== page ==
Spectrally inactive, electrically insulating, and chemically inert are adjectives broadly used to describe phyllosilicate minerals like mica and chlorite. Here, the above is disproved by demonstrating aqueous suspensions of liquid exfoliated nanosheets from five bulk mica types and chlorite schist. Nanosheet quality is confirmed via transmission electron and X‐ray photoelectron spectroscopies, as well as electron diffraction. Through Raman spectroscopy, a previously unreported size‐ and layer‐dependent spectral fingerprint is observed. When analyzing the high‐yield suspensions (≈1 mg mL−1) through UV–vis spectroscopy, all phyllosilicates present bandgap (Eg) narrowing from ≈7 eV in the bulk to ≈4 eV for monolayers. Unusually, the bandgap is inversely proportional to the areal size (A) of the nanosheets, measured via atomic force microscopy. Due to an unrecorded quantum confinement effect, nanosheet electronic properties scale toward semiconducting behavior (bandgap ≈3 eV) as nanosheet area increases. Furthermore, modeling X‐ray diffraction spectra shows that the root cause of the initial bandgap narrowing is lattice relaxation. Finally, with their broad range of isomorphically substituted ions, phyllosilicate nanosheets show remarkable catalytic properties for hydrogen production.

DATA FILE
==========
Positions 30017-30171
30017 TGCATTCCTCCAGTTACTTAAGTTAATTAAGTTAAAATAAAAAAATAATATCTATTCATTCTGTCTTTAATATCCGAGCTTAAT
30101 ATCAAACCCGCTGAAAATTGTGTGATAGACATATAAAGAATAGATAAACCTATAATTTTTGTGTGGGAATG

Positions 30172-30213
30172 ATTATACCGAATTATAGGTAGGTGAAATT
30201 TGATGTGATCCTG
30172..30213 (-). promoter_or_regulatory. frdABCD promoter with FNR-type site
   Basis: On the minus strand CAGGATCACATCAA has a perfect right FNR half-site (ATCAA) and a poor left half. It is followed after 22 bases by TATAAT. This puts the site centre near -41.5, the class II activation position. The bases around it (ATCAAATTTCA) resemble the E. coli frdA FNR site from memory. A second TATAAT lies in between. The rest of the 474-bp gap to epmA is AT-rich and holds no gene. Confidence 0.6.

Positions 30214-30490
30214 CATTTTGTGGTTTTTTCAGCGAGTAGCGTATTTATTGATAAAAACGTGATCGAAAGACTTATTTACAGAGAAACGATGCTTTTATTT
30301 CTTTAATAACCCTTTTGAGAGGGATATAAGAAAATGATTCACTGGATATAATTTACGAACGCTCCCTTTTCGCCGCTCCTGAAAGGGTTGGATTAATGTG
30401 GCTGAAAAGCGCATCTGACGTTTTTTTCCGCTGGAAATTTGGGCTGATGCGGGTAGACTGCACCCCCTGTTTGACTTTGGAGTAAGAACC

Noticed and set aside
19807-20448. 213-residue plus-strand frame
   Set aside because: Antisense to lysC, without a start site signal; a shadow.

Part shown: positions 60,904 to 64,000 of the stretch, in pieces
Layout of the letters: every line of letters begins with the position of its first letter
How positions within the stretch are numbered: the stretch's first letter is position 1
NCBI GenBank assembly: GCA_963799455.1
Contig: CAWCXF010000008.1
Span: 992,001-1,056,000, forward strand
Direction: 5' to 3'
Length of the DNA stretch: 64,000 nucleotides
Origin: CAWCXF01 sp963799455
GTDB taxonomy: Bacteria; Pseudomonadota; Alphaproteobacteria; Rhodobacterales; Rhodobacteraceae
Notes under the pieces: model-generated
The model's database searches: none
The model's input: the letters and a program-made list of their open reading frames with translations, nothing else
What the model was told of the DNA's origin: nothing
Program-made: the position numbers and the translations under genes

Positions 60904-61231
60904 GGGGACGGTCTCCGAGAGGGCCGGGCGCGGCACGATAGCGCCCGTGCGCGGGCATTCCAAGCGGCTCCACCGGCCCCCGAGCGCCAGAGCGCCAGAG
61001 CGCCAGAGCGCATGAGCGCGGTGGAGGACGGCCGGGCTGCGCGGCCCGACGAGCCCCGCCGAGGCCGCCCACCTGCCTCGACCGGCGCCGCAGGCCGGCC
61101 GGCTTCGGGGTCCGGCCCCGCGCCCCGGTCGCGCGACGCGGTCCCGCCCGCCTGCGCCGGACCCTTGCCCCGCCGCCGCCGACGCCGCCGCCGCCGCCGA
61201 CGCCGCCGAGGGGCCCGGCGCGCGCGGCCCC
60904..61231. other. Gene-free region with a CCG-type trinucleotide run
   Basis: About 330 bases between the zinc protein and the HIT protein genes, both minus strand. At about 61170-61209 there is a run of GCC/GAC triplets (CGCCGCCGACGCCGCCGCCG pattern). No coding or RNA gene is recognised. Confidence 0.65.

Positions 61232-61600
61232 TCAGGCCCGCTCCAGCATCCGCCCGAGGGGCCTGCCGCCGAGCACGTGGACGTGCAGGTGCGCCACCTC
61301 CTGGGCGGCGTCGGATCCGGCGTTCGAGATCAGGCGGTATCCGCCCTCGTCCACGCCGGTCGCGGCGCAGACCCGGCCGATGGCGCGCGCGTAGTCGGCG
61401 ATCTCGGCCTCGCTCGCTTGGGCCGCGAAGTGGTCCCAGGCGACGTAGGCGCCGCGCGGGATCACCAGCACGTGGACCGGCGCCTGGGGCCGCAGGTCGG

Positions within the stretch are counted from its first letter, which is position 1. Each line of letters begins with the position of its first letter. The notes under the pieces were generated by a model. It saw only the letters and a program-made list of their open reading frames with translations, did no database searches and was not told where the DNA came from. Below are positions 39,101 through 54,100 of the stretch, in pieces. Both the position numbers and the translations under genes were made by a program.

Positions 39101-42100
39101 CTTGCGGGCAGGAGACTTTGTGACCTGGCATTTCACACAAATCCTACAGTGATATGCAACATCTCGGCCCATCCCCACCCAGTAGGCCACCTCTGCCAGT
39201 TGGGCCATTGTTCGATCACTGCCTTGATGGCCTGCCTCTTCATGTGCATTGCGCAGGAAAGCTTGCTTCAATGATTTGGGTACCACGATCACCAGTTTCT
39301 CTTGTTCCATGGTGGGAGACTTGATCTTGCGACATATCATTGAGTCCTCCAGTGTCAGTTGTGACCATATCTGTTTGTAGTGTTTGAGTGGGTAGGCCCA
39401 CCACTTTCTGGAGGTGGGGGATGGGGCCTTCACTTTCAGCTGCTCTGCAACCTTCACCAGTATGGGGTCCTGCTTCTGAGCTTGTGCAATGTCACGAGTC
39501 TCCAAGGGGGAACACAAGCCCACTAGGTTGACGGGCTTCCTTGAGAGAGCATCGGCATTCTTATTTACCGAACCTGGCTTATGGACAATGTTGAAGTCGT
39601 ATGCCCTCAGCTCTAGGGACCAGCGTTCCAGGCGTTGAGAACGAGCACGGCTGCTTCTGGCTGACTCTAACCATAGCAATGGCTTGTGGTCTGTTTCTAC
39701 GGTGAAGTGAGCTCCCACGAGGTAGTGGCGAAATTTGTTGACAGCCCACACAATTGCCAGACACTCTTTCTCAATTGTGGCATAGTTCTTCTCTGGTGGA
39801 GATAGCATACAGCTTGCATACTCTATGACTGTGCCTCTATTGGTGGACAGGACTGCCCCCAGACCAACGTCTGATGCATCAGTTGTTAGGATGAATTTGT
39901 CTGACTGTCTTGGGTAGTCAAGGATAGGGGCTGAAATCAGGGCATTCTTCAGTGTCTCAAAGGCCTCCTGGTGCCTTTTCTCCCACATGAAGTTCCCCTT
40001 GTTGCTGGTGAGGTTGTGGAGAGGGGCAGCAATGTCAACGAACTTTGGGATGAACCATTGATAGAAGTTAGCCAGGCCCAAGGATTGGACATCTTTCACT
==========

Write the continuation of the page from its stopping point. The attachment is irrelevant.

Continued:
|Number of pages||29|
|Publication status||Published - 19 Jun 2023|
- Mechanical Engineering
- Mechanics of Materials
- General Materials Science